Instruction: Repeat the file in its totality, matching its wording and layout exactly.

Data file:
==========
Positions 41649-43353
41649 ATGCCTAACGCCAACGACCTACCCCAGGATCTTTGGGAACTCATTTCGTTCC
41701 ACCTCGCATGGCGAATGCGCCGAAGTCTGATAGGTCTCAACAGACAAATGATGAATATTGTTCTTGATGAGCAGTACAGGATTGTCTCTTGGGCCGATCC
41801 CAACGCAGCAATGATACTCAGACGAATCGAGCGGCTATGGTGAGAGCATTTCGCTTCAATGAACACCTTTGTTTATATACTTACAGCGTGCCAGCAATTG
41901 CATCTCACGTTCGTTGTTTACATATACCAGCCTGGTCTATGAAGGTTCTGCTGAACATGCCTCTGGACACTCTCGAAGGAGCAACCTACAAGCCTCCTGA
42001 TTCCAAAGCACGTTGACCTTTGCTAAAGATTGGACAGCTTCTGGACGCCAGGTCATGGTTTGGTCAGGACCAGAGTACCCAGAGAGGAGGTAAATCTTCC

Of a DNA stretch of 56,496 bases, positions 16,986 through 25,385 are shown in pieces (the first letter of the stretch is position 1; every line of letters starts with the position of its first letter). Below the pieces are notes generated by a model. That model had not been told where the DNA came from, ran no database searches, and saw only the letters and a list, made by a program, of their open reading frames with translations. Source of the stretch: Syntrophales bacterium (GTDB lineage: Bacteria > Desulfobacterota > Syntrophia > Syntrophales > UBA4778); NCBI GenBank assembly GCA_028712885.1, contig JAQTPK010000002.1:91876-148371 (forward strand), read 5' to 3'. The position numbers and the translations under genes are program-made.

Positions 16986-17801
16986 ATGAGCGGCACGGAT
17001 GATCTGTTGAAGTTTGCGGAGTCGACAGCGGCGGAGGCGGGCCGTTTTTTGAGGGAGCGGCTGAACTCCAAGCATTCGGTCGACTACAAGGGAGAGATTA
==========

Positions 41649-43353
41649 ATGCCTAACGCCAACGACCTACCCCAGGATCTTTGGGAACTCATTTCGTTCC
41701 ACCTCGCATGGCGAATGCGCCGAAGTCTGATAGGTCTCAACAGACAAATGATGAATATTGTTCTTGATGAGCAGTACAGGATTGTCTCTTGGGCCGATCC
41801 CAACGCAGCAATGATACTCAGACGAATCGAGCGGCTATGGTGAGAGCATTTCGCTTCAATGAACACCTTTGTTTATATACTTACAGCGTGCCAGCAATTG
41901 CATCTCACGTTCGTTGTTTACATATACCAGCCTGGTCTATGAAGGTTCTGCTGAACATGCCTCTGGACACTCTCGAAGGAGCAACCTACAAGCCTCCTGA
42001 TTCCAAAGCACGTTGACCTTTGCTAAAGATTGGACAGCTTCTGGACGCCAGGTCATGGTTTGGTCAGGACCAGAGTACCCAGAGAGGAGGTAAATCTTCC

Of a DNA stretch of 56,496 bases, positions 16,986 through 25,385 are shown in pieces (the first letter of the stretch is position 1; every line of letters starts with the position of its first letter). Below the pieces are notes generated by a model. That model had not been told where the DNA came from, ran no database searches, and saw only the letters and a list, made by a program, of their open reading frames with translations. Source of the stretch: Syntrophales bacterium (GTDB lineage: Bacteria > Desulfobacterota > Syntrophia > Syntrophales > UBA4778); NCBI GenBank assembly GCA_028712885.1, contig JAQTPK010000002.1:91876-148371 (forward strand), read 5' to 3'. The position numbers and the translations under genes are program-made.

Positions 16986-17801
16986 ATGAGCGGCACGGAT
17001 GATCTGTTGAAGTTTGCGGAGTCGACAGCGGCGGAGGCGGGCCGTTTTTTGAGGGAGCGGCTGAACTCCAAGCATTCGGTCGACTACAAGGGAGAGATTA